Ford Feels the Burn, Prints More Money

John Horner
by John Horner
ford feels the burn prints more money

The Wall Street Journal says FoMoCo burned through $2.1b dollars of cash in the second quarter, which ended way back in June of this year. Results for the July-August-September period haven’t been released yet. But given what we know about unit sales and sales mix, the cash burn almost certainly has gotten worse. Unlike mere mortals, a public corporation has the option to print-up more shares of stock and trade those for cash. Ford plans to sell $500m worth of freshly-minted common stock (not the special “Class B” shares which only family members get) to raise a bit of the needed cash. The crazy thing: half a billion dollars is a bucket of cold water to throw on the bonfires raging through the $26.6b (as of the 4th of July). We’ll keep an eye out to see just how much of that went up in smoke over the summer. But wait, isn’t Ford going to be saved by it’s share of the $25b dollar government bailout? Not according to Standard and Poors, which said “that its negative rating on Ford would not be affected by the recent passage of a $25 billion low-interest loan package.” We shall see if the company’s finances are “Built Ford Tough” soon enough.

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4 of 5 comments
  • John Horner John Horner on Oct 05, 2008

    The Ford family owns all of the class B shares. Those shares give them 40% of the voting rights. If a family member sells any of their class B shares, the sold shares magically transform into common shares with only normal voting rights. In 2000 Ford Motor Company paid out $10 Billion in special dividends over and above its normal dividends. In retrospect I'm sure the company wishes it still had that $10B on hand. Strange, isn't it, that the company now is looking for taxpayer handouts when only a few years ago it pissed away such a massive pile of cash on those spoiled heirs. The New York Times archive has a good story from 2000 about that special dividend and how the share structure works:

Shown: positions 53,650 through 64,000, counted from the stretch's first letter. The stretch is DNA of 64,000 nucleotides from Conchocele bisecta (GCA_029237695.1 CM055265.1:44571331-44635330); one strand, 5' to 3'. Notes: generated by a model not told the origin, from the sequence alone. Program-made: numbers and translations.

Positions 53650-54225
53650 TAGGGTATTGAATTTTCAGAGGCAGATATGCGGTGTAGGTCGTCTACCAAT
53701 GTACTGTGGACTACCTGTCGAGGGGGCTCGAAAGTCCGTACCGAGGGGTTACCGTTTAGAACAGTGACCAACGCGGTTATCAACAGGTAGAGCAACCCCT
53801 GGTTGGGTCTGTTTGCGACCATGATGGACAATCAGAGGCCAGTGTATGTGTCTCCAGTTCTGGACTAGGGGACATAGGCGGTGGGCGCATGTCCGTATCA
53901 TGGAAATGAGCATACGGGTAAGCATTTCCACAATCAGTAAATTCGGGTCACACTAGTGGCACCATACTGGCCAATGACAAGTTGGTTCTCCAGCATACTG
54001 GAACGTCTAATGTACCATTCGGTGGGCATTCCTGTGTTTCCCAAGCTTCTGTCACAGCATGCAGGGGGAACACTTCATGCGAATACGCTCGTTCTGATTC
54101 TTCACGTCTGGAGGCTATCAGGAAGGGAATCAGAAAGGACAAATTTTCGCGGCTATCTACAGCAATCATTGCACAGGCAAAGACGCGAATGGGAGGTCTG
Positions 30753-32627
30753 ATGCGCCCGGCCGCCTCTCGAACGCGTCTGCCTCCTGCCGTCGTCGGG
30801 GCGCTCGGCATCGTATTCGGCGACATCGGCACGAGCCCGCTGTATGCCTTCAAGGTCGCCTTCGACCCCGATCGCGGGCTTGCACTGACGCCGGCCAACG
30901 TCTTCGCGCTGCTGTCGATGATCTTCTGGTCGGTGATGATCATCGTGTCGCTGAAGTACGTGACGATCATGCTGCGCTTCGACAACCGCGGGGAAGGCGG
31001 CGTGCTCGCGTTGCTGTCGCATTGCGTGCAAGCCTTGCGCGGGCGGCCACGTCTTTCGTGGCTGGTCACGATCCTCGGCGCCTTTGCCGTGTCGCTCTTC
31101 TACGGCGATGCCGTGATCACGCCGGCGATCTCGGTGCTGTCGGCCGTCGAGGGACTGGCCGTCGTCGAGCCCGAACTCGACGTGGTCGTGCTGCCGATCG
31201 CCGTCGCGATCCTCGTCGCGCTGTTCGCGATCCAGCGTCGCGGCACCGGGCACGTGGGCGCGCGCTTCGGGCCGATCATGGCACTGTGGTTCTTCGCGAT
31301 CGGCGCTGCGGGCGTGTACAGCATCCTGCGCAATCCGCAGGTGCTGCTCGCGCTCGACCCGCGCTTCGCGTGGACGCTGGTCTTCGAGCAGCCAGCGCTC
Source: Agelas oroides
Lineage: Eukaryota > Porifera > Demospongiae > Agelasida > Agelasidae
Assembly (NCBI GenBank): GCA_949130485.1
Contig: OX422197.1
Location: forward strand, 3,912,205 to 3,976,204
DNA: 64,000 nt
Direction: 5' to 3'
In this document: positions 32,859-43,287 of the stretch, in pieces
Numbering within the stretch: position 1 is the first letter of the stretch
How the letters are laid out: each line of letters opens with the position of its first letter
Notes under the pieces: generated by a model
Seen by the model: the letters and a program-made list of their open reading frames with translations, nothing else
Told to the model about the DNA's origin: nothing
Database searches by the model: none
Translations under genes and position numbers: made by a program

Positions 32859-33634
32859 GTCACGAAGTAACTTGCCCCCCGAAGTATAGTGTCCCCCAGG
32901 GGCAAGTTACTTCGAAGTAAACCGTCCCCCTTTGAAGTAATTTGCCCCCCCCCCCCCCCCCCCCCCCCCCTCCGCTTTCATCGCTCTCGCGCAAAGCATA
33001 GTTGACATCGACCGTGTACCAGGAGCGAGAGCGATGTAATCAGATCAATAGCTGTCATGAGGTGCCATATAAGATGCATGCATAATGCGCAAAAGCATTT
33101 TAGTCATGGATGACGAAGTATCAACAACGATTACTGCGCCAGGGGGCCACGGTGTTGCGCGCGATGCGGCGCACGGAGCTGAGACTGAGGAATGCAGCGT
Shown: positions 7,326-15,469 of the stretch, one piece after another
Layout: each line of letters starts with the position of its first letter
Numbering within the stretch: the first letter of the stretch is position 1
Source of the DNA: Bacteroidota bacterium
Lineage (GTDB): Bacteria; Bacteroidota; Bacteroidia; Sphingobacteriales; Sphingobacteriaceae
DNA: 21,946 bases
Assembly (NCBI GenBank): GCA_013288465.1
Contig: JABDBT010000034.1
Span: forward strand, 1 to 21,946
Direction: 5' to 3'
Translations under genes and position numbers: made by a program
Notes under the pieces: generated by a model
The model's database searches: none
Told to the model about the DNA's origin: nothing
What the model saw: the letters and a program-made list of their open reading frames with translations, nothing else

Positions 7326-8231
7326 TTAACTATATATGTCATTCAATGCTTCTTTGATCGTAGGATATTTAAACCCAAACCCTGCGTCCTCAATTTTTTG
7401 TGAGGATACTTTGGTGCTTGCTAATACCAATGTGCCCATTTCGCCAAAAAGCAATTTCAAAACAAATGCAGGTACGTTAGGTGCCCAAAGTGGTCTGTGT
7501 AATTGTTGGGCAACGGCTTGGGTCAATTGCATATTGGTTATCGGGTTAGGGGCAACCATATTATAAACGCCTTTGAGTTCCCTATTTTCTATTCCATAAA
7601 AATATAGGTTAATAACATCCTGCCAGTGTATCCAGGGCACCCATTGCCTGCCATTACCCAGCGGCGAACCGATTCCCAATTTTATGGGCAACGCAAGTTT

• Rtz Rtz on Oct 05, 2008

    Why are they worried or concerned about $500 million when they have $26.6 billion in reserve?

  • Mel23 Mel23 on Oct 05, 2008

    Thanks for that info. Very interesting. Sad that so much has been squandered.

  • RobertSD RobertSD on Oct 06, 2008

    This really isn't that dire a move. Ford has seen that their shares are marketable and are using new equity to initiate debt swaps. The point isn't to fill its coffers, per se, but to manage debt. Basically, Ford is in a difficult position with debt refinancing. Ford Credit, even with its credit rating, used to be able to get loans in the 8% range easy to service old debt and keep lending money for people to buy new cars. With the current crisis, Ford pretty much can't get anything. So, when debt at Ford Credit comes due (or will be due at some point - which is what they're servicing now, not just current bills but medium-term bills), it is in Ford's interest to find cheaper ways to service it than taking out new debt to replace the old. Financial companies do this as routine because they need money to lend out in order to have loans that they service. Desperation would be touching their $11b line of credit that will be needed after their $27b is run through.